Speech Status

Sleep apnea, a cessation of breathing for at least 10 s during sleep, has been known to occur over 300 times in one evening, thereby severely affecting daytime functioning. The sleep apnea syndrome results in behavioral manifestations such as excessive daytime sleepiness, memory impairments, depression, and complaints of early morning headaches. Due to these disruptions in daily functioning, intensive study has been given to the elimination of these apneic episodes during sleep.

Several methods for eliminating sleep apnea have been attempted. These involve medical procedures including the administration of drugs, therapeutic procedures such as CPAP (continuous positive airway pressure) and surgical techniques such as tracheos­tomy and UPPP.

Although UPPP surgery has been in use since the early 1980s, it does not appear to be successful in all patients. In fact, it may only provide resolution of the sleep apnea symptoms for as few as 50 percent of the patients whb undergo the surgery. This may be due to the fact that the site of obstruction may have been diagnosed incorrectly or the patient may have multiple sites of obstruction. It appears that this surgery may be performed unnecessarily in some cases, as the sleep apnea symptoms remain unre­solved.
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The UPPP surgical procedure involves removal of 1.0 to 3.0 cm of soft palate tissue with removal of redundant oropharyngeal mucosa and lateral tissue from the anterior and sometimes posterior faucial pillars. This procedure results in a shortened soft palate. In cleft palate children or adults who also have a shortened soft palate due to structural abnormalities, speech problems are known to occur as a result of this palatal inadequacy. It follows that if palatal tissue in this area is purposely removed, as in UPPP, palatal inadequacy leading to defective speech also may occur in the UPPP population.

Because the UPPP surgery is not an absolute cure for sleep apnea and its symptoms, it is important that the individual patient and the sleep disorders team weigh the potential risks and benefits of the surgery. A possible risk following this surgery may be velopha­ryngeal malfunctioning due to the shortened palate. Few researchers have systematically studied the effects of this surgery as it relates to speech production.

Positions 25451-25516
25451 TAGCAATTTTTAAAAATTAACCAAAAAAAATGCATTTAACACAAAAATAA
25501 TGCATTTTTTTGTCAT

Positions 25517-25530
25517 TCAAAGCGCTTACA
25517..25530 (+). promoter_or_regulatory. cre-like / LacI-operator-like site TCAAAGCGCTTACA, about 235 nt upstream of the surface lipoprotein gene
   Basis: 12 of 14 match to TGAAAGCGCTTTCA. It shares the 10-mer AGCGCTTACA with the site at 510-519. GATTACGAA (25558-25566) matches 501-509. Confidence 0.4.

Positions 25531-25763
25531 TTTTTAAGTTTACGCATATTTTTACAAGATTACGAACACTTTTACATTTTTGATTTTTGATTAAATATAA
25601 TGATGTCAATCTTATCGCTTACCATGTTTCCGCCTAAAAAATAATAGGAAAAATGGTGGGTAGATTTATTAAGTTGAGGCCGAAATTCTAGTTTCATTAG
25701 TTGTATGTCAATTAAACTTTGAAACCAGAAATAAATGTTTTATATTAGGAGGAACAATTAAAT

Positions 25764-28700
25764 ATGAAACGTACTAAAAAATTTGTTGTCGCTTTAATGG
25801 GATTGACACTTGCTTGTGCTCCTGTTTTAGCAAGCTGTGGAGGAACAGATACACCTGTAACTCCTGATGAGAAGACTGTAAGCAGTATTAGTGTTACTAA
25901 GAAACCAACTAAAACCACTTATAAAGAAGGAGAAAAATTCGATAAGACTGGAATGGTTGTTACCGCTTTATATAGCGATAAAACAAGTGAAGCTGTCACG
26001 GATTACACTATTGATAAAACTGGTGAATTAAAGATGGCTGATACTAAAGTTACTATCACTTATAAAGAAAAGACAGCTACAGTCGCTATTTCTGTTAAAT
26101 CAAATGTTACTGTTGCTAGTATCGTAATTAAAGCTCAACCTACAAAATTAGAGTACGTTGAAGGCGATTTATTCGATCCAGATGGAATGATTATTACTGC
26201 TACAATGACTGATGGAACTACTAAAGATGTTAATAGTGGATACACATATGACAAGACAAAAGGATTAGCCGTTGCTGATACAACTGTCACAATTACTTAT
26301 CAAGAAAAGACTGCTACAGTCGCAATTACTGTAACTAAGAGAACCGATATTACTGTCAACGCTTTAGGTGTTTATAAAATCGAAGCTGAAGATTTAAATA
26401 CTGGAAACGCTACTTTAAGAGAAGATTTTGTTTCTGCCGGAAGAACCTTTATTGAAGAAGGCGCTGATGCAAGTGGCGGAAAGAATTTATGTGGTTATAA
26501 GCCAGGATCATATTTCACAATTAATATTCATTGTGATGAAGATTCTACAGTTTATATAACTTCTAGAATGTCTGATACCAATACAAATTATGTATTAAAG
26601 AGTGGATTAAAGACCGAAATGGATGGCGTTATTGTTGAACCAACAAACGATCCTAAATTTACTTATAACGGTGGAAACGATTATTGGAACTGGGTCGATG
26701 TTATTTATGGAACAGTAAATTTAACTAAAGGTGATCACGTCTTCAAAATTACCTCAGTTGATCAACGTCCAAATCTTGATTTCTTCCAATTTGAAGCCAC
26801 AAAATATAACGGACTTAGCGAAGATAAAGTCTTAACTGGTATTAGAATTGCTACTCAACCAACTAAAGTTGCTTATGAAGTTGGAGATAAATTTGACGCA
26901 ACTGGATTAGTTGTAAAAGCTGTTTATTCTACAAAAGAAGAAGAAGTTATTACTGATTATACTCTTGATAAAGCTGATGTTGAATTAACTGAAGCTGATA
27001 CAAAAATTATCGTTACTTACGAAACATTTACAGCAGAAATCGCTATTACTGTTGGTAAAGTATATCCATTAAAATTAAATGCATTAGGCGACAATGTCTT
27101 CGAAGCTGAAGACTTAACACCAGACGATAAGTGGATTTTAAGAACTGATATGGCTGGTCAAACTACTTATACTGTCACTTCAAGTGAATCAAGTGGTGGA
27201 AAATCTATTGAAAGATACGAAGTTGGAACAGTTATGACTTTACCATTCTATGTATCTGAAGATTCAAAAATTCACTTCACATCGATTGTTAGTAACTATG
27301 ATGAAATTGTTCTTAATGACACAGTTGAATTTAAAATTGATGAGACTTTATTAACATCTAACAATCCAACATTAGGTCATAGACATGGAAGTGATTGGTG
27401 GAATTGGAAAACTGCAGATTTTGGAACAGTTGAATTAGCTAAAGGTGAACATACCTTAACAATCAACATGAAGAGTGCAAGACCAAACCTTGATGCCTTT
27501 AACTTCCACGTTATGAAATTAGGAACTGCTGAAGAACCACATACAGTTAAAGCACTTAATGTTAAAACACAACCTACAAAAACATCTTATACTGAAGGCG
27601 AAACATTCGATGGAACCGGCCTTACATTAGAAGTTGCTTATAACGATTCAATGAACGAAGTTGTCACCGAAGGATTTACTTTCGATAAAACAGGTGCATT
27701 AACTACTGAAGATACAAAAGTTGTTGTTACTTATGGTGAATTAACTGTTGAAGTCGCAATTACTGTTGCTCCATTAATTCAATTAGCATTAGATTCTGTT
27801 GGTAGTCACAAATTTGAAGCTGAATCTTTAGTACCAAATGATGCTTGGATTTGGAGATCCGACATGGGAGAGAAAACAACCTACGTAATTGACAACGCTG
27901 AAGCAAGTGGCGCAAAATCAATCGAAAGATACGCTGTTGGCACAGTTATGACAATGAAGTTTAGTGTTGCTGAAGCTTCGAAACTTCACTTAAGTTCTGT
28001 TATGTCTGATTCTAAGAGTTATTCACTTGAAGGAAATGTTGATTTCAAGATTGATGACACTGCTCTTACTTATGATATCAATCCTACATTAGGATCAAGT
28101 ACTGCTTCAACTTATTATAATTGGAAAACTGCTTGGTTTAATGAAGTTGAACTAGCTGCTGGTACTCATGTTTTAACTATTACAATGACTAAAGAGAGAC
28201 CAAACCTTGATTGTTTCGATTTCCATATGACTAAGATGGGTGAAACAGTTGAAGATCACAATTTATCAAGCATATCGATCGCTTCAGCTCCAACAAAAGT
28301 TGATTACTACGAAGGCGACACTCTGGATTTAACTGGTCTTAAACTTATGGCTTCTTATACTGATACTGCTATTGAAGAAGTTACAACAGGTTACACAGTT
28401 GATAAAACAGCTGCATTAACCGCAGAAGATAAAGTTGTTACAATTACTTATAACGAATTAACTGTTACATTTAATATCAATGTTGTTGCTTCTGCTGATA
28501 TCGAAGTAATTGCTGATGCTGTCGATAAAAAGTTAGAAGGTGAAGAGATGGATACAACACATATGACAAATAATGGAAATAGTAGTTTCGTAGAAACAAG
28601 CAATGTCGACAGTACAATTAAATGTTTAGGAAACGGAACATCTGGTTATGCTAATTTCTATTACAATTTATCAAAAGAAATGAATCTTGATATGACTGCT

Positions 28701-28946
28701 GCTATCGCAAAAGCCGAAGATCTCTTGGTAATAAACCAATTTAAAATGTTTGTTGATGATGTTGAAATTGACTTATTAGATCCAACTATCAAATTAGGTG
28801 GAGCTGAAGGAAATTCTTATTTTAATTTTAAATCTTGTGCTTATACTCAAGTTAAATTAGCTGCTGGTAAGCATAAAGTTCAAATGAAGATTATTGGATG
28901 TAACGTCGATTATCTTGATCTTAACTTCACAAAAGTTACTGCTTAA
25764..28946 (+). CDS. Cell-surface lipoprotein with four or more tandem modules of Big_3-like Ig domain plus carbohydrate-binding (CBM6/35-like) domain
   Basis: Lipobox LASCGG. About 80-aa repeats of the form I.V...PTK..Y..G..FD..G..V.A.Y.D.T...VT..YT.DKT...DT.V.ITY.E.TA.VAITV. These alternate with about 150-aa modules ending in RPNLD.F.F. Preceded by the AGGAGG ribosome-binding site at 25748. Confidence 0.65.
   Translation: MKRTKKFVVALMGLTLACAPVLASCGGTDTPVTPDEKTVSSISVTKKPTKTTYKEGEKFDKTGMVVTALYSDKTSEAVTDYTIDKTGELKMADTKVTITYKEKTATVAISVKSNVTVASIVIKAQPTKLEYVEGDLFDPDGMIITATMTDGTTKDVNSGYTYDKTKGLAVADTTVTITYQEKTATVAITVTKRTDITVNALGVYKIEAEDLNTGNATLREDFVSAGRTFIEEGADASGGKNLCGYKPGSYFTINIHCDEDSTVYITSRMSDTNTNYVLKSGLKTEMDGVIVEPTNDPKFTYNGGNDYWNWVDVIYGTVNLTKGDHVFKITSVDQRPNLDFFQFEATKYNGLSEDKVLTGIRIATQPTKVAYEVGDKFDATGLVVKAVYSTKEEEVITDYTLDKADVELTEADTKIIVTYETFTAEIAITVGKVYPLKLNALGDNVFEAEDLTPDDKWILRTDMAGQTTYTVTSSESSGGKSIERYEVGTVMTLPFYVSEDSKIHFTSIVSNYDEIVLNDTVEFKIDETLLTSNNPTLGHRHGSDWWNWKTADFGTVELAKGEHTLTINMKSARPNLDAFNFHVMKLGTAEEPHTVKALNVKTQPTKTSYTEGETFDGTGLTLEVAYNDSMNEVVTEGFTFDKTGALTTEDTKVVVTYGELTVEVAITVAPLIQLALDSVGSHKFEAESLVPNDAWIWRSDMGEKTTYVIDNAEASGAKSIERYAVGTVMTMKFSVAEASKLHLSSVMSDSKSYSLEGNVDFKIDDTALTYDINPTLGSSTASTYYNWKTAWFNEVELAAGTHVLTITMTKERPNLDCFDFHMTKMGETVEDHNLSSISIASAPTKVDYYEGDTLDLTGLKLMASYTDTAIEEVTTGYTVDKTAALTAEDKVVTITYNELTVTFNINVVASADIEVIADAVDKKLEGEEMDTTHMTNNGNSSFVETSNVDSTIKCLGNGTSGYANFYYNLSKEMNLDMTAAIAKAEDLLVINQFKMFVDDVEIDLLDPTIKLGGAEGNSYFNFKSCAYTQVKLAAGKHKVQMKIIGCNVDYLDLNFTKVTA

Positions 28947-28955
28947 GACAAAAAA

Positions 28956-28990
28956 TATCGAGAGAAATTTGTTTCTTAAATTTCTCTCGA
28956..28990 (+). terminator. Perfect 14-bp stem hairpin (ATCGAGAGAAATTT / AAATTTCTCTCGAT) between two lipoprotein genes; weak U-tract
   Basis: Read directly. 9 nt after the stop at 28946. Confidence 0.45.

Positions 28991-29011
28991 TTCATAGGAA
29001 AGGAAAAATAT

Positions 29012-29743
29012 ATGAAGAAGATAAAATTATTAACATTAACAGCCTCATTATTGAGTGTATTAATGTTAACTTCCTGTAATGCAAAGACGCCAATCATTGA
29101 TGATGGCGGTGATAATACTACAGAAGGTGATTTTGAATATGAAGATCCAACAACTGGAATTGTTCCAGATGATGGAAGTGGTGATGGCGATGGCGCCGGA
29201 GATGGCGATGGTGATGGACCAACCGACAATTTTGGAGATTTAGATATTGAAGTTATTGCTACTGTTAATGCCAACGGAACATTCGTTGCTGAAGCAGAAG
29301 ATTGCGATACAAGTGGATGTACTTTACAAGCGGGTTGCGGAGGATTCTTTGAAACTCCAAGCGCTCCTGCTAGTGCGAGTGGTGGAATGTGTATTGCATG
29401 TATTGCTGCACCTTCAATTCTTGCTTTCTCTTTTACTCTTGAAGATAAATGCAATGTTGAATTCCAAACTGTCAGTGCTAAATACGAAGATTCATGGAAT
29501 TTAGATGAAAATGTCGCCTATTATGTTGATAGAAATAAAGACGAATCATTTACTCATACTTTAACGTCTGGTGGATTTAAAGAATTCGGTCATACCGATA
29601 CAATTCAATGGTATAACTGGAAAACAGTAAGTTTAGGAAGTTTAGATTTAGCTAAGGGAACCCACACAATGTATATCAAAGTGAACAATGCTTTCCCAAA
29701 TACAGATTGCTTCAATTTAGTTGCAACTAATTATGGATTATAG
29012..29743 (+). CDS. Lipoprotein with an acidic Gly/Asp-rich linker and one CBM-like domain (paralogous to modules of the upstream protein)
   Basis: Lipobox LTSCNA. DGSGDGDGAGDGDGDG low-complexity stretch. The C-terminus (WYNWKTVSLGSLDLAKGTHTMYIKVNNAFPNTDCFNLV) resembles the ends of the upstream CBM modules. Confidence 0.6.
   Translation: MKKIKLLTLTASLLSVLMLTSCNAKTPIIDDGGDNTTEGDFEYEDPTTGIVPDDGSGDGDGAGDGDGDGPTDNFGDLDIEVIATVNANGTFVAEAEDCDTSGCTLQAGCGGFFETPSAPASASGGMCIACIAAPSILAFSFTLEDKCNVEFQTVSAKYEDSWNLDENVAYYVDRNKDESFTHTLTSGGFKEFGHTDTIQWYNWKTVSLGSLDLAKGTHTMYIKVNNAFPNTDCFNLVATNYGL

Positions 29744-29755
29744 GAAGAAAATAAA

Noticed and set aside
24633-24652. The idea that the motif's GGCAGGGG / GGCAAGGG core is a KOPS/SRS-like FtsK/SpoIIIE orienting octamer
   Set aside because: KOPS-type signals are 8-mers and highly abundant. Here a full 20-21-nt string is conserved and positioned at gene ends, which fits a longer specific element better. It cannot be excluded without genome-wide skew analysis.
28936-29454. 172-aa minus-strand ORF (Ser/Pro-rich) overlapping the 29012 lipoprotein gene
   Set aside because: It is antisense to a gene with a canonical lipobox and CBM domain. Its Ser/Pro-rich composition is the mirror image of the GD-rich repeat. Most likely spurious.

Preoperative and postoperative speech recordings of 34 patients following UPPP were completed by Gislason et al. Their findings indicated that signs of nasality were not identified in these patients. They did report some changes in the voice quality of their patients which appeared to be resolved by six months. Of 64 patients evaluated with speech recordings by Poole et al, none was reported to experience speech problems following UPPP Similarly, Dickson and Blokmanis failed to find speech problems postopera­tively in their patients. In an unpublished study by Coleman and Sly, acoustic analysis and listener judgments did not identify a nasal correlate during the speech of their UPPP patients.

It is of importance to note that little information is given regarding the methodologic approach of the studies cited above. Although speech results are reported in these studies, control measures generally are not discussed. Thus, the rigor with which speech parameters were measured is questionable.
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In carefully controlled studies by Monoson and associates, speech problems were identified in apnea patients who had not been treated surgically. These results appear to be in conflict with the more subjective studies cited above in that the latter studies reported no speech problems either before or after surgery. Monoson et al reported that patients with sleep apnea do exhibit speech disorders involving resonance (nasality), articulation, and phonation. More prevalent were the voice disorders (phonation) and the articulation disorders. Twenty of the 27 apnea patients studied were identified as having a speech disorder.

In view of the conflicting reports discussed, there remains some uncertainty about the speech status in patients following the UPPP surgery. The twofold purpose of this study was: 1) to determine if speech quality is altered following the UPPP procedure, and 2) if speech quality is modified, what major factors are related to the change? The study was conducted in three phases: 1) nasal airflow assessment, 2) speech recordings with listener judgments, and 3) question­naire survey.